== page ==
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Breastfeeding research

Completed Project

Folder icon Aug 2012 - Dec 2014

In 2012-2013, we undertook a study to better understand the influence parental characteristics, socioeconomic factors, cultural background and health services had on infant feeding patterns in Scotland. In addition, we examined the potential health and economic benefits of exclusive breastfeeding on health in early childhood.  

This project had two phases, both joint-funded by the Scottish Centre for Public Health Research and Policy (SCPHRP) and the GCPH. 

Phase 1  

Work in phase 1 focussed on understanding increases in breastfeeding rates observed in selected neighbourhoods in NHS Greater Glasgow and Clyde (NHSGGC) between 1997 and 2008. The project also investigated national trends and analyses in infant feeding using linked data.  

The project had both national and local objectives:  

  • To identify demographic, socioeconomic, structural or cultural changes that influence national and local (NHSGGC) breastfeeding rates. 
  • To understand the impact of a range of individual, cultural and socioeconomic factors such as maternal age, previous breastfeeding history, deprivation, and ethnic background on the likelihood and duration of breastfeeding in the selected neighbourhoods and across Scotland.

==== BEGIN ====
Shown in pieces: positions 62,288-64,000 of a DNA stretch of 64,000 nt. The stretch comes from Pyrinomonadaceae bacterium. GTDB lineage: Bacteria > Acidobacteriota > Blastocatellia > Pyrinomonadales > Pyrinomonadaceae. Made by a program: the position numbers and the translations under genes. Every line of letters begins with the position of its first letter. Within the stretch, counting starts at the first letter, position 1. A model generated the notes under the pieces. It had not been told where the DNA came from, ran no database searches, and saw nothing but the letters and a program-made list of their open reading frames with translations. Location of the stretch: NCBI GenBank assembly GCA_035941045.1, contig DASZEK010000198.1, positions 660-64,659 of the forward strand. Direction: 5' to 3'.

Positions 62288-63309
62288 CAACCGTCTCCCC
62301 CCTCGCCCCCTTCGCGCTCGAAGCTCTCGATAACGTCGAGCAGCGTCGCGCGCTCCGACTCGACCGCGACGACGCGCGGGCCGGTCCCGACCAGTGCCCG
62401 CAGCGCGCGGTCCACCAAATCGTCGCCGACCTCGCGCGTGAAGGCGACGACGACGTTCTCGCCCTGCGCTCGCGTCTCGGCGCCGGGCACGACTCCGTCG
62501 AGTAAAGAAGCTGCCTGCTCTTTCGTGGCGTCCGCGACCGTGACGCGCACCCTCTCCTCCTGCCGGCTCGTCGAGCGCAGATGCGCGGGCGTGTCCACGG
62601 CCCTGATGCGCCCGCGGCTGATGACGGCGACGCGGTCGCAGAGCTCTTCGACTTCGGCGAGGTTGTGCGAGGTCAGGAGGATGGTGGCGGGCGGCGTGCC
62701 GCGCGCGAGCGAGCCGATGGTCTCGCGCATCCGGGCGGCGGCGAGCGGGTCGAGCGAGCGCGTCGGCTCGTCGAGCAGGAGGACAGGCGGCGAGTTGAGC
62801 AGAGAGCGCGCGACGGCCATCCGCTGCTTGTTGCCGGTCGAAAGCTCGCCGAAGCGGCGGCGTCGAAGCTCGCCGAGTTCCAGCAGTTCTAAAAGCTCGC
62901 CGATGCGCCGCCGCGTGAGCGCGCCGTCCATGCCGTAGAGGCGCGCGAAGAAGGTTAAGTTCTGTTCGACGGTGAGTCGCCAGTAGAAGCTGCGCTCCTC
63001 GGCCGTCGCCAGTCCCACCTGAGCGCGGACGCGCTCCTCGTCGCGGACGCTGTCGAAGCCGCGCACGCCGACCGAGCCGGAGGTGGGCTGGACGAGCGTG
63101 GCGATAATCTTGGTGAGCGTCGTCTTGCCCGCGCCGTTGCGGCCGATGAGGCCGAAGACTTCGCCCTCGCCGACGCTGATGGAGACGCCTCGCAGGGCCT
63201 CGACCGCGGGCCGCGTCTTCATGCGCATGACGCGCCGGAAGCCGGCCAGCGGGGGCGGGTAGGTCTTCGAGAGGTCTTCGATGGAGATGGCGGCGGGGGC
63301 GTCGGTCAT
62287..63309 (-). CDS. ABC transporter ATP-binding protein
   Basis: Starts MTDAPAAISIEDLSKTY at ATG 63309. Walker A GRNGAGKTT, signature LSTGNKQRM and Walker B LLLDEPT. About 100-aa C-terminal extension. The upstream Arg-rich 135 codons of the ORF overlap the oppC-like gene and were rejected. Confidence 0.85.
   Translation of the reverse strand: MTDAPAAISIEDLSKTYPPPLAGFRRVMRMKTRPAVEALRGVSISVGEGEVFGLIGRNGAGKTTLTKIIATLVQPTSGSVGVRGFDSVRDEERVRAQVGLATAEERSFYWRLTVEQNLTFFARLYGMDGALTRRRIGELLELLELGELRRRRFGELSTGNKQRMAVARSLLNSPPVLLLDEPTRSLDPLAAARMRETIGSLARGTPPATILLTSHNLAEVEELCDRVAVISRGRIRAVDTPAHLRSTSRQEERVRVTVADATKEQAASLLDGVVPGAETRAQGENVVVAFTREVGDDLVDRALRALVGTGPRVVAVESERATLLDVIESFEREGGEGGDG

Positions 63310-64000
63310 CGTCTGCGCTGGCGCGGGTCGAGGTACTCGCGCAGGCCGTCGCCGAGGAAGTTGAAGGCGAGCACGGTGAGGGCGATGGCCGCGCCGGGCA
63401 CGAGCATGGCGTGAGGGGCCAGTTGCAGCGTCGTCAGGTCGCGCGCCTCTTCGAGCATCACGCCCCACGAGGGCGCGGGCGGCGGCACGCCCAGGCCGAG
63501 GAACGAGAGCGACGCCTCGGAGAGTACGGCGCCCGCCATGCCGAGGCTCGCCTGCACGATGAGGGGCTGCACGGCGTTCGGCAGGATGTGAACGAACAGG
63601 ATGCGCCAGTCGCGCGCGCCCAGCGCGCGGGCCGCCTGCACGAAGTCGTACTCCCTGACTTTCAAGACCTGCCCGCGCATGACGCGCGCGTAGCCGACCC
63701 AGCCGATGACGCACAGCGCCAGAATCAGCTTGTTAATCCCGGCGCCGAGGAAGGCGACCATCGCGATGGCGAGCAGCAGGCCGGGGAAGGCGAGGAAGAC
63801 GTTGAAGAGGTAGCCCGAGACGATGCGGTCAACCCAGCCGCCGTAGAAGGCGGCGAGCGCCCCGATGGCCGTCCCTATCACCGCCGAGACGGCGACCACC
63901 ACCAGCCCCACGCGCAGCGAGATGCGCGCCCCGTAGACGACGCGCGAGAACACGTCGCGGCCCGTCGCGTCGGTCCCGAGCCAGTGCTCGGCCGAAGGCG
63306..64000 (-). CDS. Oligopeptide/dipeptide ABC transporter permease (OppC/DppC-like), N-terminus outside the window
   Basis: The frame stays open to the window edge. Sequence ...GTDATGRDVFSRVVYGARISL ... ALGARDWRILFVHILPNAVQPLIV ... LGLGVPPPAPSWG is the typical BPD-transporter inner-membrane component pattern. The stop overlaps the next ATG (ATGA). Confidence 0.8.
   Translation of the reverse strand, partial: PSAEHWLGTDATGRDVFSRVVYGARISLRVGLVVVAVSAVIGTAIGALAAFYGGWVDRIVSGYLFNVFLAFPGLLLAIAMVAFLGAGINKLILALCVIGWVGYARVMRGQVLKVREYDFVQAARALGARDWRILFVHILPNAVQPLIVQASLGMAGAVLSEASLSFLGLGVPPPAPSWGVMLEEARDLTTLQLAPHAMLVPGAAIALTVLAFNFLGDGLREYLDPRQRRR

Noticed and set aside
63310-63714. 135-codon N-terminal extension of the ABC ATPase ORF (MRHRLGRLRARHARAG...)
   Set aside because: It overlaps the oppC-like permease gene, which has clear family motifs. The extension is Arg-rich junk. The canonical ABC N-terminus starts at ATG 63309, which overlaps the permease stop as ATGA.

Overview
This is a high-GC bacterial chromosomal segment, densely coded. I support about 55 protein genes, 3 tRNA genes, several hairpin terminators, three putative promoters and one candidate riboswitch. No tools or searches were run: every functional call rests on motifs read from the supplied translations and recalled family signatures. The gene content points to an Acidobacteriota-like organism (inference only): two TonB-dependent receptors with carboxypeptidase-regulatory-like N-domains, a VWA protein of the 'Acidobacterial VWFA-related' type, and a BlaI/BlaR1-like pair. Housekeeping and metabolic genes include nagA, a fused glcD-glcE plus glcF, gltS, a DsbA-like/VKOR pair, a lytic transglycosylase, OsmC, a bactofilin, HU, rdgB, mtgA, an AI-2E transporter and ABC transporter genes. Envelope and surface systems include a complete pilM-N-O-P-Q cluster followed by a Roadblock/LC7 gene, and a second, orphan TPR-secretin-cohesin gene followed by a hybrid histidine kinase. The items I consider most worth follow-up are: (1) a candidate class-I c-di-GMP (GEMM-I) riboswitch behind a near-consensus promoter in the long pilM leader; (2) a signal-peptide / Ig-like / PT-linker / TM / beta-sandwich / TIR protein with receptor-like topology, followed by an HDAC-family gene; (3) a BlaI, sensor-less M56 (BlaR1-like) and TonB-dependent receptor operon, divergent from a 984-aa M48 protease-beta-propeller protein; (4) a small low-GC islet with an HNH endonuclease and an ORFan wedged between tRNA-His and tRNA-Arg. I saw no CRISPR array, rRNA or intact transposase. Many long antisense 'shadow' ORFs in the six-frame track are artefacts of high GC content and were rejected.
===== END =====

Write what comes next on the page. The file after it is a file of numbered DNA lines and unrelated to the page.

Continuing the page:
• To determine the best data sources and methods that may be used to understand infant feeding patterns in NHSGGC and nationally.  

Phase 2  

Initially in this phase, we investigated whether there was a hospital effect on infant feeding in Glasgow, independent of Baby Friendly Accreditation, using the existing linked dataset created in Phase 1.  

The more substantial part of this phase involved extending the maternal and infant linked dataset through linkage to infant hospitalisation records, primary care consultations and child health surveillance records (at pre-school and primary 1 school review). 

This resource analysed patterns of morbidity, hospitalisation and weight gain, comparing children who were breastfed, mixed fed or bottle-fed.The findings from this study showed that exclusive breastfeeding was associated with reduced childhood illness and hospitalisation.

resources icon Further resources & reading

Levelling up health in the early years: A cost-analysis of infant feeding and healthcare | PLOS ONE Ajetunmobi O, McIntosh E, Stockton D, Tappin D, Whyte B. PLoS ONE 2024 19(5): e0300267.

Breastfeeding Could Save Millions in Healthcare Costs ( (Blog)

Breastfeeding is Associated with Reduced Childhood Hospitalization: Evidence from a Scottish Birth Cohort (1997-2009).  Omotomilola MA, Whyte B, Chalmers J, et al. Journal of Pediatrics 2014. DOI:

Informing the ‘early years’ agenda in Scotland: understanding infant feeding patterns using linked datasets. Ajetunmobi O, Whyte B, Chalmers J, et al. Journal of Epidemiology and Community Health 2013. DOI: 10.1136/jech-2013-202718

Deprivation and infant feeding at birth. Ajetunmobi O and Whyte B. Arch Dis Child 2012;97:A183-A186 doi:10.1136/archdischild-2012-301885.430

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